Cotton Prices Heading Up
Don Hogsett -- Home Textiles Today, March 21, 2006
Washington — The world supply of cotton is forecast to drop as much as 5% this year, at the same time that demand is heating up, putting upward pressure on cotton prices, which are now forecast to climb by more than 13% this cotton year, to an average of $0.59 a pound from $0.52 a year ago.
The International Cotton Advisory Council (ICAC), a consortium of worldwide cotton growers, said crop shortfalls in Latin America and Australia will drive worldwide production down an estimated 5.3%, to 24.9 million tons from 26.3 million tons last year. At the same time, demand continues to rise, and consumption is expected to increase by 3.1%, to about 24.4 million tons from 23.7 million tons in 2005.
The laws of supply and demand being immutable and unforgiving, look for prices to skyrocket, the ICAC said in a monthly update of its annual production and pricing forecast.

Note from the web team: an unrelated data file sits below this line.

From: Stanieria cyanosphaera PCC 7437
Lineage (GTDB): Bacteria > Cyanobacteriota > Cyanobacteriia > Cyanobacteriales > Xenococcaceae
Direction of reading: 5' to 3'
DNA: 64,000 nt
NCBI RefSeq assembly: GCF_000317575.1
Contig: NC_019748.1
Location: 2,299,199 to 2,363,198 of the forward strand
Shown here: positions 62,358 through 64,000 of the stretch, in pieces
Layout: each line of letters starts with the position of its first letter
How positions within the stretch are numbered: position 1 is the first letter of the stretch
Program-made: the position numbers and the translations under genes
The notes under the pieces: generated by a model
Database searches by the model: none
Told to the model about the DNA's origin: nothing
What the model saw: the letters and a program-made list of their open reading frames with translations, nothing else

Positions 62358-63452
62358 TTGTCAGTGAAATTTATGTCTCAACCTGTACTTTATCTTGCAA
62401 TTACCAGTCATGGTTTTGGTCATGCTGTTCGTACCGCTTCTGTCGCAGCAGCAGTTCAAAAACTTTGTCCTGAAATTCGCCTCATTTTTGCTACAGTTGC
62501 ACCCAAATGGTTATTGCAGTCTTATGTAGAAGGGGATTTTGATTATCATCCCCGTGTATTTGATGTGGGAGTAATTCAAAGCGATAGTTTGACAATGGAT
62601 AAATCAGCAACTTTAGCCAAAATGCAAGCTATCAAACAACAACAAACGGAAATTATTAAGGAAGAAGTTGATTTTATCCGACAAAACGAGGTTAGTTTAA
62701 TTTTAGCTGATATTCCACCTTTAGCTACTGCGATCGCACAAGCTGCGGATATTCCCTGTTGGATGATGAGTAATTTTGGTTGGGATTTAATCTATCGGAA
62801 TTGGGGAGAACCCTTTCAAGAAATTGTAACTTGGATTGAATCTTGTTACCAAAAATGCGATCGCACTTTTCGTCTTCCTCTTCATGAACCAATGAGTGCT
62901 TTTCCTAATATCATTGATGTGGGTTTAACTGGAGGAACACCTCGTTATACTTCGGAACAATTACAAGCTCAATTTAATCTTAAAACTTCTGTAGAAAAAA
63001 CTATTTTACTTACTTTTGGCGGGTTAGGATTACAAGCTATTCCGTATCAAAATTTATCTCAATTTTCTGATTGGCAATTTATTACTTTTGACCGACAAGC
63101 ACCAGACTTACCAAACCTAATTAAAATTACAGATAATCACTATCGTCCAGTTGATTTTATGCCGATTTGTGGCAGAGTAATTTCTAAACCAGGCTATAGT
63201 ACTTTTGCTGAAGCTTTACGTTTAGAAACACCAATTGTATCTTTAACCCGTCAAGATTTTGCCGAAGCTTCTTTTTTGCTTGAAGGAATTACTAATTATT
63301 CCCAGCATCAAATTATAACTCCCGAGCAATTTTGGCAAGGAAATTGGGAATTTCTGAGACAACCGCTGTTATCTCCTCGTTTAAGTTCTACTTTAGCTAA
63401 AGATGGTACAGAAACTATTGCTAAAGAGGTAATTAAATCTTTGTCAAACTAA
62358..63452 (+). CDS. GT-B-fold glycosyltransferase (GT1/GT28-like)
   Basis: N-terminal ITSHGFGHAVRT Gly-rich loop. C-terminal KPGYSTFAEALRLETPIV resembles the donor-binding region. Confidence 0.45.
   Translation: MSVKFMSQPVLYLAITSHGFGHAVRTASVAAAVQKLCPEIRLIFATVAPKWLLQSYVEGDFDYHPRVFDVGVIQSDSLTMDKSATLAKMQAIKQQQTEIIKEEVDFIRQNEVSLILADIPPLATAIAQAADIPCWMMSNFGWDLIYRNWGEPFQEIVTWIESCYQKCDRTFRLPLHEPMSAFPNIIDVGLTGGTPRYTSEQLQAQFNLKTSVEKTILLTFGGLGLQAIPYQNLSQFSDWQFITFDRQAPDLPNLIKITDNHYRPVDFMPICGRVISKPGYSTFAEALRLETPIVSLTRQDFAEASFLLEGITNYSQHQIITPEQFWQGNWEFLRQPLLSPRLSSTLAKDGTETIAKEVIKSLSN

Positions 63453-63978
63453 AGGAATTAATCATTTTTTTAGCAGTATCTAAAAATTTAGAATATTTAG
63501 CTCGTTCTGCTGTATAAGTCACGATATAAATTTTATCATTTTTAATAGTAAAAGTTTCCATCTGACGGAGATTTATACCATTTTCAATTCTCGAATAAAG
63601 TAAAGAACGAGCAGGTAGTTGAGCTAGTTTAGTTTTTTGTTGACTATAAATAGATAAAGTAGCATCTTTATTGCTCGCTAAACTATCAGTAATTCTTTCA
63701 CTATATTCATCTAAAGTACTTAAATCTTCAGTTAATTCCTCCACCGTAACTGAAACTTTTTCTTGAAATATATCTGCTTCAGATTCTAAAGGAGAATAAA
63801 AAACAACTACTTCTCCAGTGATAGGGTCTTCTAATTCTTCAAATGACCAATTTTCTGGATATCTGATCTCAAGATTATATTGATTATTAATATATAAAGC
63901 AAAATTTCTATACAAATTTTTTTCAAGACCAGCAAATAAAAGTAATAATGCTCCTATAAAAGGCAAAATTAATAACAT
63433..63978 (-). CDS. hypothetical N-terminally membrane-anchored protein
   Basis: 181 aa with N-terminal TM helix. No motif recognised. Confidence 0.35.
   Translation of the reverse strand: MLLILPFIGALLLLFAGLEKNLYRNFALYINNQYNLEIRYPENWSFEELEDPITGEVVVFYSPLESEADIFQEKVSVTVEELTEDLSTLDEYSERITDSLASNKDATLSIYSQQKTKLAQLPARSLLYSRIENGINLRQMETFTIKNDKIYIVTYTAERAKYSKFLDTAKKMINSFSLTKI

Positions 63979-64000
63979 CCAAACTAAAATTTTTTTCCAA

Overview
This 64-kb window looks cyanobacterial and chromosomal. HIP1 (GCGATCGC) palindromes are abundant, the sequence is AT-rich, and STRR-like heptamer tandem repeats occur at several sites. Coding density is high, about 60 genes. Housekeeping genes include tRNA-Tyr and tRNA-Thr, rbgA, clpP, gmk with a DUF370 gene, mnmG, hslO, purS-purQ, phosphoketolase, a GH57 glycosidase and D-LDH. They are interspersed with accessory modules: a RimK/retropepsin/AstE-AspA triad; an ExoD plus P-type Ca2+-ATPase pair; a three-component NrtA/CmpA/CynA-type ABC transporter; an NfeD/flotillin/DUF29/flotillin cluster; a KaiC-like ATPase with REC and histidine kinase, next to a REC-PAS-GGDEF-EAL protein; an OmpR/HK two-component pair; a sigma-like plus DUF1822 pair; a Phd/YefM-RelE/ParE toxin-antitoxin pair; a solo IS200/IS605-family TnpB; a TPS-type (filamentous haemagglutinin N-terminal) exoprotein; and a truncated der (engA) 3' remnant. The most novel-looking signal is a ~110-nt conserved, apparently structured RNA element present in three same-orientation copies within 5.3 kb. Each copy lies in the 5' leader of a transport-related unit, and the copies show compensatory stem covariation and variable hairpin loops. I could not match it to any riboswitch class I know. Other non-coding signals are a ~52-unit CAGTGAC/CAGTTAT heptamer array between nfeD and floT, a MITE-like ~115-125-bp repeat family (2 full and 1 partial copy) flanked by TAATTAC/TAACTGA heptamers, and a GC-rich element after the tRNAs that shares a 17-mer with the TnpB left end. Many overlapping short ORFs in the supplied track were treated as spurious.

A big part of the problem is Latin America, where production is forecast to fall about 13% from last season, to 2.3 million tons. That means the region’s share of the world supply of cotton will decline to 9% from 10% a year ago, and from 11% the year before that.
Cotton production is forecast to fall about 24% in Brazil, and by 10% in Argentina, due to cutbacks in planting.
“Dry conditions in Argentina delayed and reduced cotton plantings. In Brazil, changes in the exchange rate increased production costs and made even less favorable the below-average world prices at planting time. At the same time, some Brazilian growers faced difficulties in obtaining loans from banks to finance production costs,” said the ICAC.
Making matters even worse, production is forecast to drop in Australia by roughly 12% because of an expected decrease in yield.
Production is up sharply in some African nations. As one example, the yield has risen by more than 50% in Zimbabwe. But this is not enough to pick up the slack.
For the following year (2006/07), prices are forecast to jump more than 10% to $0.65 a pound, as demand continues to outstrip production.
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